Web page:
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'We've found seniors to be the most reliable and dependable employees' : Seniors Star in Roles as Reliable House Sitters

December 08, 1986|PAUL OMUNDSON

SAN DIEGO — Ethel Sogliuzzo, 71, had just climbed over an 8-foot fence surrounding a posh Mount Helix estate. Her next challenge was to make it up to an unlocked second-floor bathroom window.

"I found an old, rickety ladder," she said, "and somehow I got up there, opened up the window and squeezed myself through. Nothing like making a grand entrance, head first, right onto the dresser."

It was all in a day's work for Sogliuzzo, who along with her husband, Frank, 70, is a professional house sitter.

"I locked myself out when I went to the mailbox," she said. "And there was no other way to get back in. I used muscles that I didn't even know I had."

Sogliuzzo had only a few scratches to show for her creative re-entry. But as a result, she crocheted a key holder for her wrist and now always carries an extra door key with her.

For Ralph Cabanas, 75, entry into one client's home was even more difficult.

"I took the family dog outside in the yard to make friends with it, and initially everything seemed fine," he said. "But the dog would not let me back in the house. I learned later that it was trained not to let any stranger in."

Cabanas managed to give the dog the slip and sneak in through the front door. But once inside the animal followed him everywhere, nipping at his heels.

"We finally had to make an arrangement with the owner's daughter for her to come and put the dog in its room every day," he said.

Seniors 'Delightful'

The Sogliuzzos and Cabanas are among about 20 seniors ranging in age from 65 to 82 who are employed by Home Sitting Service of San Diego. The service is run locally by Pat Richardson, whose uncle founded the business 14 years ago in Denver. It expanded into San Diego in 1984 and employs seniors almost exclusively.

"That's because I require our sitters to be on the premises 22 out of the 24 hours of each day," said Richardson. "Unless someone's retired, they can't do that. Besides, seniors are absolutely delightful as employees. And my clients trust them. They figure they must be in it for good reasons and not to find out what they have in their homes so they can come back and rip them off."

Her sentiments are echoed by Rich Ritcheson, who, along with his wife, Charlie, created House Sitters International a year ago. It is one of the other local sitting agencies providing this service, although many individuals perform house sitting duties on their own.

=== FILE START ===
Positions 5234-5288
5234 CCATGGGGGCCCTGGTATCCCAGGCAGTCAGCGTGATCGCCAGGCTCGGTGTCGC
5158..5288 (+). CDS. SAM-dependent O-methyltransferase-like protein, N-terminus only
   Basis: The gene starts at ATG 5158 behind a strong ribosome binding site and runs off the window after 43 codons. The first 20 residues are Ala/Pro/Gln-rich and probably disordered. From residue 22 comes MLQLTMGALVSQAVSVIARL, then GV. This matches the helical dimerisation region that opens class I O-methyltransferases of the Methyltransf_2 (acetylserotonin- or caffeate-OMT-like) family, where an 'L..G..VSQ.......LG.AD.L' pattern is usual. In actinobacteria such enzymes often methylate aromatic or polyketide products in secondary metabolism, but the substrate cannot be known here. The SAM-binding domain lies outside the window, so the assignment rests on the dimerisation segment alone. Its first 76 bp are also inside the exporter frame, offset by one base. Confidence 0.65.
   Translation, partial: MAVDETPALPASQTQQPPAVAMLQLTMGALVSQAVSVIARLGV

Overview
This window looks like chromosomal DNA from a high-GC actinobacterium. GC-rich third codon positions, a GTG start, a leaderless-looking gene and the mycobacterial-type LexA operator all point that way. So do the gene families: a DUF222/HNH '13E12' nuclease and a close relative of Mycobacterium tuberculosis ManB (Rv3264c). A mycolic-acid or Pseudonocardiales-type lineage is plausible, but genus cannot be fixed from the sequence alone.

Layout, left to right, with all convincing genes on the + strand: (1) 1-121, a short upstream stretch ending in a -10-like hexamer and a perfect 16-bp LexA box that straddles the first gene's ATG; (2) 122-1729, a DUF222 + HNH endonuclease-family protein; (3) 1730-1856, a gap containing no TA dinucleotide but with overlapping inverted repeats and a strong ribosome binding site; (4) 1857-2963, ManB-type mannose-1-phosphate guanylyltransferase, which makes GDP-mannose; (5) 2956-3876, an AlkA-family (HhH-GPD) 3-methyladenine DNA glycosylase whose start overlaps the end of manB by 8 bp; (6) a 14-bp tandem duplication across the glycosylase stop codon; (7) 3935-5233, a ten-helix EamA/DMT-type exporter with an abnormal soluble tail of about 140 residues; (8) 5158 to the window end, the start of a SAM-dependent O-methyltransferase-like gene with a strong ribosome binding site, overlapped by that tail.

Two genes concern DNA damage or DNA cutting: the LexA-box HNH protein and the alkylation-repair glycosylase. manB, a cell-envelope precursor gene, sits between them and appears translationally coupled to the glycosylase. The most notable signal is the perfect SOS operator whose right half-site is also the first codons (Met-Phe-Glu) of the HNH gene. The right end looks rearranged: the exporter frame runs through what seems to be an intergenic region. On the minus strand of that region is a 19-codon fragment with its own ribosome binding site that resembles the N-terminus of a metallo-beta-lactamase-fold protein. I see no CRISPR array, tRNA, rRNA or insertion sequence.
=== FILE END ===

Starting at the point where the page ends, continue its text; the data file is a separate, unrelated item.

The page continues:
"We've found seniors to be the most reliable and dependable employees you can get, and we use them exclusively," said Ritcheson. Their years of experience give a lot of comfort to clients."

Richardson's elderly employees say house sitting suits them well and is a good tonic for boredom.

The service has about an equal number of married couples who work together and widowed individuals who work alone.

"Frank and I didn't want to just stay home and do nothing," said Sogliuzzo. "Before we started this, I had just retired from nine years as a Salvation Army dining room hostess, and I missed being involved."

"It's a way for us to keep active," her husband agreed. "We're not the type to go to senior clubs and we don't belong to a bowling team or anything like that. So this is perfect."

Clients are usually people who travel a lot and need someone to water plants and lawns and care for pets.

One regular client, Monica Shomburg of Escondido, said she and her husband enjoy visiting their native Germany frequently, "but every time we tried to get a decent house sitter it turned into a disaster."

The final straw was employing a trusted German exchange student and then returning to find their pool and yard in disarray and hearing stories from neighbors about wild parties.

"That did it," Shomburg said. "Since then we've used the house sitting services and we have the same couple sit each time. It has worked beautifully."

Richardson emphasizes that a love of animals is a strong prerequisite for her house sitters.

The Sogliuzzos like their clients' pets so much that each time they sit, Ethel takes snapshots of the animals. One set goes to the home owners and another set goes into her permanent photo album of client pets.

Pets Often Challenging

The couple had their hands full at a recent job in Santee.

"The owners had six rabbits, eight finches, two turtles and two dogs," Ethel said.

"They were all pretty easy to care for except the rabbits. We had to clean their cages every day and since one died of the heat last year, the owner instructed us to make sure the cages were cool at all times. In order to do that, Frank constantly put wet towels across their cages and put blocks of ice in with them. We even took one of the rabbits to the vet when it needed it."

Cabanas, a widower, especially enjoys taking walks with owner's pets. He recently house-sat in Beverly Hills when another sitter canceled at the service's Los Angeles branch.

"I had the time of my life walking the family's bull terrier around those classy neighborhoods up there," he said.

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